The IBM PCjr was my second real computer after the Commodore 64. I know that historically the PCjr is not considered to be one of the better personal computers to ever hit the market, but I actually liked mine and got quite a lot of use out of it. You can see more of the PCjr in the TechRepublic Photo Gallery titled: Dinosaur Sighting: The IBM PC Jr. does 123 and more.
The IBM PCjr is famous (or infamous) for several reasons:
- The famous Charlie Chaplain advertising campaign, which championed the benefits of the PCjr
- The chicklet wireless keyboard with infrared technology
- Two slots for holding ROM cartridges needed to run larger applications like Lotus 1-2-3
- The original Microsoft Flight Simulator
I used my IBM PCjr to write several University of Louisville Business School term papers, reconcile my checking account, and get a handle on my personal finances with a long-forgotten program called Dollars and Sense. It was a good little computer.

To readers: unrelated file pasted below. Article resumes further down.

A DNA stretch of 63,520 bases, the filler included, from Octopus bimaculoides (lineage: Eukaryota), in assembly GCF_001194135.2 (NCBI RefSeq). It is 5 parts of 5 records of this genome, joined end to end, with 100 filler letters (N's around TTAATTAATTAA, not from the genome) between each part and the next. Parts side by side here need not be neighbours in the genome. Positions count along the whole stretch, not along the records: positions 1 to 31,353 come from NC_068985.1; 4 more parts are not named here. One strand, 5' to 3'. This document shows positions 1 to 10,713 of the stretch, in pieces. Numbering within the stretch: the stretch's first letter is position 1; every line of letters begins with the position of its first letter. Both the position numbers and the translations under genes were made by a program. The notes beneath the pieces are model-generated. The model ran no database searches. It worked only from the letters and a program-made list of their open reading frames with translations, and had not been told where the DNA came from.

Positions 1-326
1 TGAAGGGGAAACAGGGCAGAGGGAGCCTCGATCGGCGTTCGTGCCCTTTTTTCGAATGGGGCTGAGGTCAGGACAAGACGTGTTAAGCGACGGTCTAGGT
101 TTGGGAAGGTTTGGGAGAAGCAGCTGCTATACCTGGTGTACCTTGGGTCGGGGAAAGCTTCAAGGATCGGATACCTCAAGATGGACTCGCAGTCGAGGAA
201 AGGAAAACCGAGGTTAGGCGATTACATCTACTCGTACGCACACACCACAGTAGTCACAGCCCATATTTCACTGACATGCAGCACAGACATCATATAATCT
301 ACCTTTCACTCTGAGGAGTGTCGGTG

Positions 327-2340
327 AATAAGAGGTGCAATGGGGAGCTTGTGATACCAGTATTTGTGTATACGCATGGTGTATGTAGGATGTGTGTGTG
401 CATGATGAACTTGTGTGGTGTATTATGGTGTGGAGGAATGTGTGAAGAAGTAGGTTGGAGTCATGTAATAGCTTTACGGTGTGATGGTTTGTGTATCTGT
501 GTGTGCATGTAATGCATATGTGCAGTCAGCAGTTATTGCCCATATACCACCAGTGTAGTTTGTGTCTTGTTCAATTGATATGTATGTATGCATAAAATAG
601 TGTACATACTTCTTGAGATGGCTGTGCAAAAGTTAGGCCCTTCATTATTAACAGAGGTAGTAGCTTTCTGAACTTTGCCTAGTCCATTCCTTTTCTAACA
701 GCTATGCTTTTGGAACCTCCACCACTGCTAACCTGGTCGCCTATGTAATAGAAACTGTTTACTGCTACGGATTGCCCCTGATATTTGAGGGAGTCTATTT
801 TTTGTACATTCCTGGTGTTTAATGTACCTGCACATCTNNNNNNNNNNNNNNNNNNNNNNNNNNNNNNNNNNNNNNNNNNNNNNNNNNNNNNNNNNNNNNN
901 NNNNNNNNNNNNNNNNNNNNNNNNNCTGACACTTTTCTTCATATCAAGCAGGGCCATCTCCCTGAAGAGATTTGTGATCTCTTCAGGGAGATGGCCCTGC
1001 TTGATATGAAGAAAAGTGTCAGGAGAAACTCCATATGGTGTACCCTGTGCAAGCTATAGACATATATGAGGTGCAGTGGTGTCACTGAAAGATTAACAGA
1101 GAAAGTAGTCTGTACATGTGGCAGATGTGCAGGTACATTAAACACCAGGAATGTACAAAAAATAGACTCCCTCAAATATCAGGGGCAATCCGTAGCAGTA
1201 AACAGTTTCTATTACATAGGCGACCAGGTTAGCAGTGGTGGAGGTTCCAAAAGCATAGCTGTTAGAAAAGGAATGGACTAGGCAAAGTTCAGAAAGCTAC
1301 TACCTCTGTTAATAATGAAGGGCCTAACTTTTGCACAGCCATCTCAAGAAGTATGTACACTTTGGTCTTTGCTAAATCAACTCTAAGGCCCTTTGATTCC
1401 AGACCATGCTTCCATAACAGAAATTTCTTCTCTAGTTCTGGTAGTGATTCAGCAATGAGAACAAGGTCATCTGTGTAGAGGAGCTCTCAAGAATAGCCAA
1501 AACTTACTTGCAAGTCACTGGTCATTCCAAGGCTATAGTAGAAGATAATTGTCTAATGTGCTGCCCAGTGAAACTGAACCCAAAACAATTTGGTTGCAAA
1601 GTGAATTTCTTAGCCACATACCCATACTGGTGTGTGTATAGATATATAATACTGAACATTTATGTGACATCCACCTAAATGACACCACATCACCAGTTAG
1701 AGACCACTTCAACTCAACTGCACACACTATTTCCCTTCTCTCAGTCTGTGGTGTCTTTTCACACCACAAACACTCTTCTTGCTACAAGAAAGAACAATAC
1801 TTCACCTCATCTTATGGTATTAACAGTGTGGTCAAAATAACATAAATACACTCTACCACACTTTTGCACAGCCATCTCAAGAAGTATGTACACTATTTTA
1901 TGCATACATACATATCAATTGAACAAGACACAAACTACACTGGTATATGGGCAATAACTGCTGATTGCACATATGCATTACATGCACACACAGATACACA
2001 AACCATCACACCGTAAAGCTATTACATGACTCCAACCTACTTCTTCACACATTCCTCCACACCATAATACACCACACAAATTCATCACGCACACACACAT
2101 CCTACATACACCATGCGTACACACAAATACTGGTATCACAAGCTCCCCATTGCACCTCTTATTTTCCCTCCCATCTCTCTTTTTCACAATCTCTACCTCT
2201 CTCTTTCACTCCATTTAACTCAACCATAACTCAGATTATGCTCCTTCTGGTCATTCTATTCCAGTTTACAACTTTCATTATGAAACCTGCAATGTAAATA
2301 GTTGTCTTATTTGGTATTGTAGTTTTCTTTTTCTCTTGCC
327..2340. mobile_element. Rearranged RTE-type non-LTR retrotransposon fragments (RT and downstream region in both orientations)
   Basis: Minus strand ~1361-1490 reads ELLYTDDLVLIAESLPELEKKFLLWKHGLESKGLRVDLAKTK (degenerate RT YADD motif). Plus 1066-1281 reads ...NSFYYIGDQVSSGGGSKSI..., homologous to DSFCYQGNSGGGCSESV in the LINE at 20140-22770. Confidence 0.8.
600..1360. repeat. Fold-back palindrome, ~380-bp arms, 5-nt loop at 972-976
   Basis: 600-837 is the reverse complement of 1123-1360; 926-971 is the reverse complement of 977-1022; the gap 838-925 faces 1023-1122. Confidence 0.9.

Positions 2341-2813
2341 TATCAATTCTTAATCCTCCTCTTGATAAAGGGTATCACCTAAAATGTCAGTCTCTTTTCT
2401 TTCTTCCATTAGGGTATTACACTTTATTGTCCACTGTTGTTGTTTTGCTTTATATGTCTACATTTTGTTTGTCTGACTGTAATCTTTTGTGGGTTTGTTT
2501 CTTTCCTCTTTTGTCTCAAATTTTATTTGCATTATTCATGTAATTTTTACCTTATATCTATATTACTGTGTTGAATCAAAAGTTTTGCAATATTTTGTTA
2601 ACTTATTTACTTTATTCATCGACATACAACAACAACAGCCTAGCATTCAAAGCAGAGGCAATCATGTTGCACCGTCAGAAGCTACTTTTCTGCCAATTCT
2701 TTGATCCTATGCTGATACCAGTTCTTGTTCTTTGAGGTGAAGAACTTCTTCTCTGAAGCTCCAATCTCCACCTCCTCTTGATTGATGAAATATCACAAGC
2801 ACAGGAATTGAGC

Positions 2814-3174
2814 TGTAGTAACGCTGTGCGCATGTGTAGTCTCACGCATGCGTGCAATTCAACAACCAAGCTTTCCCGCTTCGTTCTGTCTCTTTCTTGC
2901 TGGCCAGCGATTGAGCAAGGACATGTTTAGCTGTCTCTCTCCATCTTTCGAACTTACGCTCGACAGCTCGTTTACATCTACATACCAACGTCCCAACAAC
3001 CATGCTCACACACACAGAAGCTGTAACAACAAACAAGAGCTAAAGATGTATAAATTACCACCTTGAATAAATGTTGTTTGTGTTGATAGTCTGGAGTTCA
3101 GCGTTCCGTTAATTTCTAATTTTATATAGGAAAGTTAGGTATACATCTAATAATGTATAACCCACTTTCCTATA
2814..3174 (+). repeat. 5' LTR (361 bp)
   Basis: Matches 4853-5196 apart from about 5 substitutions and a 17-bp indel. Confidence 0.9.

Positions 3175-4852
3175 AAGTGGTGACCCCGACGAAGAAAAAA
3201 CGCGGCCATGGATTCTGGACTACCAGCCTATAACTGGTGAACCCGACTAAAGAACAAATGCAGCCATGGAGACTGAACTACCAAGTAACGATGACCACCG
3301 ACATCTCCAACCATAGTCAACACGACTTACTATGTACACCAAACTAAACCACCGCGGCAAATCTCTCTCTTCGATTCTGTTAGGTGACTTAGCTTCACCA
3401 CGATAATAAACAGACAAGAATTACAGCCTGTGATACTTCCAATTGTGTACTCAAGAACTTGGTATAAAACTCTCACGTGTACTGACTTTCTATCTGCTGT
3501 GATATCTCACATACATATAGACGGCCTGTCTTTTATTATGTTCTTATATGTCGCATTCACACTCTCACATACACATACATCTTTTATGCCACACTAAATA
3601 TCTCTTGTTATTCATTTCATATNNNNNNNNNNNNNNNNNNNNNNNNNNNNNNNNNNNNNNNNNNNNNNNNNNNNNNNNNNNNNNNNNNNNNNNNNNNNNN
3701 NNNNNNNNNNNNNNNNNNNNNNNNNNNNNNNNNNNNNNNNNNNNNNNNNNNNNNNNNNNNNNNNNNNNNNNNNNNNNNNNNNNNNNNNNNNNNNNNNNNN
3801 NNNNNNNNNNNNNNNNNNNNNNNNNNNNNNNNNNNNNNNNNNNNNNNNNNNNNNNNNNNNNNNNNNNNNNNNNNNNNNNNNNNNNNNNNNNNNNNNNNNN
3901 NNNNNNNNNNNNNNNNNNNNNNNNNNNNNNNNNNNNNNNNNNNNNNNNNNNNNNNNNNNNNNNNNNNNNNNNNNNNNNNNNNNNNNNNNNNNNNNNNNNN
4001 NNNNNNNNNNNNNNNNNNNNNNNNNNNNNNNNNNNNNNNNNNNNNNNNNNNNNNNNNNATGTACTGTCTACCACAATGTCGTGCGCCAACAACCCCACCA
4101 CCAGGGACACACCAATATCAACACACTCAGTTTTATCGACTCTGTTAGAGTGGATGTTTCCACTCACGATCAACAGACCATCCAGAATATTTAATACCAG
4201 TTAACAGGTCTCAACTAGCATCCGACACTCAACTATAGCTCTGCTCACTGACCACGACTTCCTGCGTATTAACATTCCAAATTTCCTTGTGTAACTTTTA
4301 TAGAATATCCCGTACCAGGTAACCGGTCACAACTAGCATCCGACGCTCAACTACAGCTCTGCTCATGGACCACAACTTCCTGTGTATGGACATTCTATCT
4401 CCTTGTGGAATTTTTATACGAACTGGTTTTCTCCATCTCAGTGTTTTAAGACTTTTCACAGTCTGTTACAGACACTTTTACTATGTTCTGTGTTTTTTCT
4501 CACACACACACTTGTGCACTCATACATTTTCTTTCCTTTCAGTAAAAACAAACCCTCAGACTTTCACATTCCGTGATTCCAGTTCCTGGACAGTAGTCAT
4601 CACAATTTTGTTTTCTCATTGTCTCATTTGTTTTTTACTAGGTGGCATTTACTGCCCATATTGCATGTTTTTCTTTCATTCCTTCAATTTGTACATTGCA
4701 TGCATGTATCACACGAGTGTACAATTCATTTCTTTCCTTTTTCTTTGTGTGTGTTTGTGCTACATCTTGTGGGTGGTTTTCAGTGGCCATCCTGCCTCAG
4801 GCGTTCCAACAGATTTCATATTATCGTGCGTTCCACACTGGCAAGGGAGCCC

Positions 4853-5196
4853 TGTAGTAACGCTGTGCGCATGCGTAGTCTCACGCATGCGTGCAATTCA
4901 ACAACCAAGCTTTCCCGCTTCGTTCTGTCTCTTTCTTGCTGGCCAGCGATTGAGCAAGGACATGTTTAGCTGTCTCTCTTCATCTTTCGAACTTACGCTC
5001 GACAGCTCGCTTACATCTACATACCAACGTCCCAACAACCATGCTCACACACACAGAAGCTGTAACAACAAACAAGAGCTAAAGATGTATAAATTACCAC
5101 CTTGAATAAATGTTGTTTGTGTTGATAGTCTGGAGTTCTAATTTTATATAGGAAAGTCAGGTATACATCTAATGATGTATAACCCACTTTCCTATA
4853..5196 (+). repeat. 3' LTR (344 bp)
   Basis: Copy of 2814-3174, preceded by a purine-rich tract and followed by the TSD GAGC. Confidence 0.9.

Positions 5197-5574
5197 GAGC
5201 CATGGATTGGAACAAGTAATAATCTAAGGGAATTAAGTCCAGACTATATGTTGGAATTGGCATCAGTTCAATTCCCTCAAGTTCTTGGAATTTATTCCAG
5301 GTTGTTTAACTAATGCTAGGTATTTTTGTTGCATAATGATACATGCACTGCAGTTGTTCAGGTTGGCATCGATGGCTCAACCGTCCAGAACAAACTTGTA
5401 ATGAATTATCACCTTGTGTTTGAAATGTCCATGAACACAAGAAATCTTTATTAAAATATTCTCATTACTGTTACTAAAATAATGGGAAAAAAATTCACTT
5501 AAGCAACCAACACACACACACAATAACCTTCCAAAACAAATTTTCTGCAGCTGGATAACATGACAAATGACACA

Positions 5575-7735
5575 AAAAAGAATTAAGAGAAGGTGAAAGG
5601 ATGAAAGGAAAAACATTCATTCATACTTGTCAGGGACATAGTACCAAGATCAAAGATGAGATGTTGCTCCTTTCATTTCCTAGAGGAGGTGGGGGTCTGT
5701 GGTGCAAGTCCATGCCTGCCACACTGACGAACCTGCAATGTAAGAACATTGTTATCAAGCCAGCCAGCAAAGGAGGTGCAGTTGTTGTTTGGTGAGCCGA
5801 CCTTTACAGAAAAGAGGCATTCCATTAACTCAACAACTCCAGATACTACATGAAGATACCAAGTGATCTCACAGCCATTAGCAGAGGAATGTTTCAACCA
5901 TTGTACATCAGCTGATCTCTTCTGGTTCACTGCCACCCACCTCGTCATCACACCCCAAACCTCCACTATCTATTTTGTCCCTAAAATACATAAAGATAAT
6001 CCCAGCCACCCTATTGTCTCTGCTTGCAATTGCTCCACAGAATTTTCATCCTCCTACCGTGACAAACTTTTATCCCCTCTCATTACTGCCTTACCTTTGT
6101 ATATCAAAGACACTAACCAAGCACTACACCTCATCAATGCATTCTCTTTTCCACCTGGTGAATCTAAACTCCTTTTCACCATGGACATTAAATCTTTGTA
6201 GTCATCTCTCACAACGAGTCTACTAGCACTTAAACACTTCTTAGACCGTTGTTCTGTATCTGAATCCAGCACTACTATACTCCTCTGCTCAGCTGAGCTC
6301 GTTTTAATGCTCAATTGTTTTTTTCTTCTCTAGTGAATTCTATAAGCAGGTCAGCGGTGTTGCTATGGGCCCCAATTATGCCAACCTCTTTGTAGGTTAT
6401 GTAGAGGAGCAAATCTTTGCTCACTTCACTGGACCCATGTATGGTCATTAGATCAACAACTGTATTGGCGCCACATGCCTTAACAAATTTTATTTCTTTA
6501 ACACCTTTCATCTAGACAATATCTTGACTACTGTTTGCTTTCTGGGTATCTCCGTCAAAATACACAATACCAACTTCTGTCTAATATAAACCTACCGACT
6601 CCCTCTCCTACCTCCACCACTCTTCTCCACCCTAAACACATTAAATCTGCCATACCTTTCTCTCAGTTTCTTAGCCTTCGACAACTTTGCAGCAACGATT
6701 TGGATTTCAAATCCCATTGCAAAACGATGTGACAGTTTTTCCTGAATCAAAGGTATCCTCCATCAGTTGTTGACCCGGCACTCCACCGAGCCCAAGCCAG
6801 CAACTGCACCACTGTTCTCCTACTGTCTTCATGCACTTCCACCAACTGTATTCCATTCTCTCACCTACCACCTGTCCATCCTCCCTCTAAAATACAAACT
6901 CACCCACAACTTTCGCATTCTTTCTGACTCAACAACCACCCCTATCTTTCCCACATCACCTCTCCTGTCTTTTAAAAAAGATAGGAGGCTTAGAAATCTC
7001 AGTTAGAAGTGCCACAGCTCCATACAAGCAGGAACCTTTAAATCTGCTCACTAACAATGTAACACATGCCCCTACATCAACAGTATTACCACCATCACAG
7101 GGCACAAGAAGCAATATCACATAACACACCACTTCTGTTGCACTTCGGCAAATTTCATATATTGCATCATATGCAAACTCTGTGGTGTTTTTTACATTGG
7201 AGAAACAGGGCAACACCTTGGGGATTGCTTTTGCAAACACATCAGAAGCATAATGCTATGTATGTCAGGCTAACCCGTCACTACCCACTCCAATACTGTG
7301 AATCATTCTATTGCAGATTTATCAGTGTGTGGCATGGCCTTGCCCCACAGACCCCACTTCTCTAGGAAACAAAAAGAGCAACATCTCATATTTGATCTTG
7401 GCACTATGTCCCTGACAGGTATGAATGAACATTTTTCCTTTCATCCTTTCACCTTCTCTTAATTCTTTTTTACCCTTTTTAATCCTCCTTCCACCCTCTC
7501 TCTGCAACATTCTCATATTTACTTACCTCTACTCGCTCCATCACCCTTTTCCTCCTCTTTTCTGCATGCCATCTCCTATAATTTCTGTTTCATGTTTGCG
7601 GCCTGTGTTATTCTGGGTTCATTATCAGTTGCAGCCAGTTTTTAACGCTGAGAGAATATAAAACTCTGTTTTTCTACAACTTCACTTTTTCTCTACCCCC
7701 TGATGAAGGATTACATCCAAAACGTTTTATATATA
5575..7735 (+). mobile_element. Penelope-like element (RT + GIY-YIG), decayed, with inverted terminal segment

However, as you can tell from the TechRepublic Photo Gallery that I published, the PCjr did have some quirks that eventually doomed it as an also-ran in the annals of personal computing. But I don't care; it still served me well until I got an IBM XT clone from a nondescript, now defunct company. I mean, you have to keep upgrading don't you -- it's the law or something.
Mark Kaelin is a CBS Interactive Senior Editor for TechRepublic. He is the host for the Microsoft Windows and Office blog, the Google in the Enterprise blog, the Five Apps blog and the Big Data Analytics blog.